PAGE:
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With Buren breezeway, Pasadena is aflutter

One Colorado scores a well-known French artist, who creates a flag-waving installation.

August 13, 2007|Lynne Heffley | Times Staff Writer

With nothing to lose, the art programmers for One Colorado in Pasadena approached a star French conceptual artist about doing an installation in their plaza. Daniel Buren said yes, and the result, now on view, is thousands of yellow-and-white and orange-and-white triangular flags strung over the space.

The piece, Buren's first large-scale, outdoor installation in California in decades, will be accessible for free public viewing through Nov. 11. The artist said he designed the network of cable-strung nylon flags, "A Colored Square in the Sky," to mirror the "perfect-square" shape of the cobblestone-and-brick courtyard and bring a sense of unity to the surrounding buildings -- tall and short, contemporary and historic -- by connecting them.

Co-sponsored by the Pasadena-based Armory Center for the Art, One Colorado, Alliance Fran├žaise de Pasadena and the Consulate General of France, Los Angeles, Buren's creation was commissioned by Armory Public View, formed to present large-scale art installations by internationally recognized artists in One Colorado's outdoor pedestrian spaces.

Buren's decision to accept the modest commission for One Colorado was a pleasant surprise, said Jay Belloli, director of the Armory Center's gallery programs.

"This is obviously the most ambitious piece we've ever done," he said, "by probably the most famous living French artist, and it's probably the largest piece we've ever done."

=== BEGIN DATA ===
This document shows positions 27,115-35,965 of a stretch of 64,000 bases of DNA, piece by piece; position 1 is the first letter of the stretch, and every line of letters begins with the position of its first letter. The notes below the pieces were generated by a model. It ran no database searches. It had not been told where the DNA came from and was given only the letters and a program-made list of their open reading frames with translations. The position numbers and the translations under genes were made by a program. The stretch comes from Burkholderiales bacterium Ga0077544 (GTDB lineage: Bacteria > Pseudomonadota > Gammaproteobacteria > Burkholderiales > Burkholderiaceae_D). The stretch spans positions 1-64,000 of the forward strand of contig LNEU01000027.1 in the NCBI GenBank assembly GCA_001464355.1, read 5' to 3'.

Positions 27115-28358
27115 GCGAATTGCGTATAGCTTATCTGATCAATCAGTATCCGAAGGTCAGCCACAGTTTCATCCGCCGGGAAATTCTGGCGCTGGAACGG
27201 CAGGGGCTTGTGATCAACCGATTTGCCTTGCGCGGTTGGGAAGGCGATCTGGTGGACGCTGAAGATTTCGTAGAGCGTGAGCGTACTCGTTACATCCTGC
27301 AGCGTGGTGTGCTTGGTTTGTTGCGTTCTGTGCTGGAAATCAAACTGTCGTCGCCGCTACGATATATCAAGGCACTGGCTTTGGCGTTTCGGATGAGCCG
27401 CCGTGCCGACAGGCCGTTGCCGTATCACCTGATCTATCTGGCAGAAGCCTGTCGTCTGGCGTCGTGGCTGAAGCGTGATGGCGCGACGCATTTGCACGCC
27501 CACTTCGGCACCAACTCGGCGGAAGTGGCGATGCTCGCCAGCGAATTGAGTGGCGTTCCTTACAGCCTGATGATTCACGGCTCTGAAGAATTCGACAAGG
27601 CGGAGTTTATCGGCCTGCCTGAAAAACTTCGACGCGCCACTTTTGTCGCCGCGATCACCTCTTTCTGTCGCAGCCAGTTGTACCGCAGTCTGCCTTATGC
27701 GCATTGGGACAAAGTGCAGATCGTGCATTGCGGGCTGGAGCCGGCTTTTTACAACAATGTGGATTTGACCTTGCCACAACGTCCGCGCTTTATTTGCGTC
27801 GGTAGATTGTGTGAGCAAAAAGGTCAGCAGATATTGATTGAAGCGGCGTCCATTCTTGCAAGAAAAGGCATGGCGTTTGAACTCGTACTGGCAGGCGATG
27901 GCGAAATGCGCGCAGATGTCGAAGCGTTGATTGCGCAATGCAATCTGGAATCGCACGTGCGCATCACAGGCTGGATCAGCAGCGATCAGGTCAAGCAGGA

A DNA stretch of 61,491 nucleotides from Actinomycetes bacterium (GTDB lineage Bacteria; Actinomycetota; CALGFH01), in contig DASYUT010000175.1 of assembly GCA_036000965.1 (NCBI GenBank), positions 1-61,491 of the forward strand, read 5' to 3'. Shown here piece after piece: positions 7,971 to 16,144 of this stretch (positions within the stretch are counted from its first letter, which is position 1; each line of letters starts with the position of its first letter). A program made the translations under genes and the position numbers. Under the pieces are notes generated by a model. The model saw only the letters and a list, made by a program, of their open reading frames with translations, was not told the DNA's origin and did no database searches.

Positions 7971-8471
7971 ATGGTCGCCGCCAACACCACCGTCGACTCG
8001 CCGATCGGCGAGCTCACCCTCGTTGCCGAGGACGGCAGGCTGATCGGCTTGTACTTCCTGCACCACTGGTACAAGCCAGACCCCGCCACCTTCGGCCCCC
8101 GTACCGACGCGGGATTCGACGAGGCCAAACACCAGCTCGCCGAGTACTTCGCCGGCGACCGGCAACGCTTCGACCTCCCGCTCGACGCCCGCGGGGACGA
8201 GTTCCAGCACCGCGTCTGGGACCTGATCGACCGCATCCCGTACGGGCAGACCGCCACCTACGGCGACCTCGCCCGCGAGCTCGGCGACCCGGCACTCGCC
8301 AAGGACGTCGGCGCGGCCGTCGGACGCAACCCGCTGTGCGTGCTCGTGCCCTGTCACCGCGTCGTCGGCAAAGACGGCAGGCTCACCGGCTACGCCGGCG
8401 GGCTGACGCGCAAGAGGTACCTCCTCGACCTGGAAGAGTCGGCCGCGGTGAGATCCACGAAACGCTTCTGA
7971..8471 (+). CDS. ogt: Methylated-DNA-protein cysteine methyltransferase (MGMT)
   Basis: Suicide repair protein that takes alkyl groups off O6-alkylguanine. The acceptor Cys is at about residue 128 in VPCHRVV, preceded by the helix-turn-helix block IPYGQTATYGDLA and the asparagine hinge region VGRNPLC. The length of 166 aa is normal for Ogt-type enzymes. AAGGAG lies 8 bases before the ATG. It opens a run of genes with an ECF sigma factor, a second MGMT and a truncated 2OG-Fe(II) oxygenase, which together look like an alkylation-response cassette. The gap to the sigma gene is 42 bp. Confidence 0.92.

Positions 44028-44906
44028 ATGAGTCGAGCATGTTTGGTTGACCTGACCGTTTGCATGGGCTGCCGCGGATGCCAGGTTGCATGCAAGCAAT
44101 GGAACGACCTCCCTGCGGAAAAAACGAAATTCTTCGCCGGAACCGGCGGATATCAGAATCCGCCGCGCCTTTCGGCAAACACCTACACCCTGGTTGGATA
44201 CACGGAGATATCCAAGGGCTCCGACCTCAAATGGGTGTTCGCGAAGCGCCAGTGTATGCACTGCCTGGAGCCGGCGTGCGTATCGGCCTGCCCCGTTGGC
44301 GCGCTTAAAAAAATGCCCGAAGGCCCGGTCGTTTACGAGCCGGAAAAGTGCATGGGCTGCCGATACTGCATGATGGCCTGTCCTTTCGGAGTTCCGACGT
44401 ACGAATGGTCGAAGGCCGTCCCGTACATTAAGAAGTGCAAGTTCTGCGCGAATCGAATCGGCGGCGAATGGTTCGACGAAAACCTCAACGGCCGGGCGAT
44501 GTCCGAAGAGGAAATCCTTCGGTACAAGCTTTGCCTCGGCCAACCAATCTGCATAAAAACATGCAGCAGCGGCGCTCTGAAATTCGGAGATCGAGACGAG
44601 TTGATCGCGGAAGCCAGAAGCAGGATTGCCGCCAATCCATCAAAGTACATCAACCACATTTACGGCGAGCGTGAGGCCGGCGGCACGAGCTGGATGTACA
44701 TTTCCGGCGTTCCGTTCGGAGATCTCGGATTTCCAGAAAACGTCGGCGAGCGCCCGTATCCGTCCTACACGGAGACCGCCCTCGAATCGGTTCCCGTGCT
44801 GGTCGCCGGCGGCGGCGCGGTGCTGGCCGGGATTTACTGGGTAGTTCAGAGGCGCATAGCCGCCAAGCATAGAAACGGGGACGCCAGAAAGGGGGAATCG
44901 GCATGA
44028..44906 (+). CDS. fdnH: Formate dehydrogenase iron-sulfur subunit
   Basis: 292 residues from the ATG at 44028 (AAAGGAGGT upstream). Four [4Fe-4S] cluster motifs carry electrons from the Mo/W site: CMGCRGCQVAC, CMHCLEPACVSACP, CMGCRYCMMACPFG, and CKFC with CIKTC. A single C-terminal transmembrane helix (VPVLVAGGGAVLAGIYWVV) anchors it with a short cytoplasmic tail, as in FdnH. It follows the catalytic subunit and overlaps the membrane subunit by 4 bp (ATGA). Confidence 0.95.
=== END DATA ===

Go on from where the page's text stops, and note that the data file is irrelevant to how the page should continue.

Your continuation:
Buren is best known for large-scale installations created to exist in harmony with architectural spaces and surfaces. One monumental sculpture famously occupies the sprawling courtyard of the Palais Royal in Paris.

This year, he won the high-profile competition to create a unifying installation integrating the Salve bridge in Bilbao, Spain, with the Frank Gehry-designed Guggenheim Museum.

Buren found One Colorado's block-long shopping and dining area intriguing, the artist said by phone from his Paris studio, because its central courtyard is "like a little island in the middle of downtown," with a European-style cafe ambience.

Buren hopes that the simple, festive installation will encourage leisurely contemplation amid the commercial hustle and bustle.

"I really hope it will work like a canopy, like a floating carpet over the heads of people and that they enjoy the luminosity of the colors against the sky," he said. "It's certainly going to play with the sun," he added, referring to the moving shadows on the pavement beneath the installation that resemble little sailboats in silhouette.

"And with a little wind, you have all these thousands of flags moving a bit like birds."

Buren, who has received images of the work daily as it is being installed to his specifications, won't see it in person until a follow-up visit in early November.

"I'm very curious and anxious to see it myself to confirm what I am saying," Buren laughed, referring to his reasoning behind the flag design. "I just hope it will work as well as I imagine."

Armory Center and One Colorado staff are doing their part. The flags were fabricated to Buren's specifications, but the signature stripes appeared to stop short when hung from white cables, so staff members, wielding high-end permanent ink pens, have painstakingly filled in the missing portion of the stripes by hand.

lynne.heffley@latimes.com

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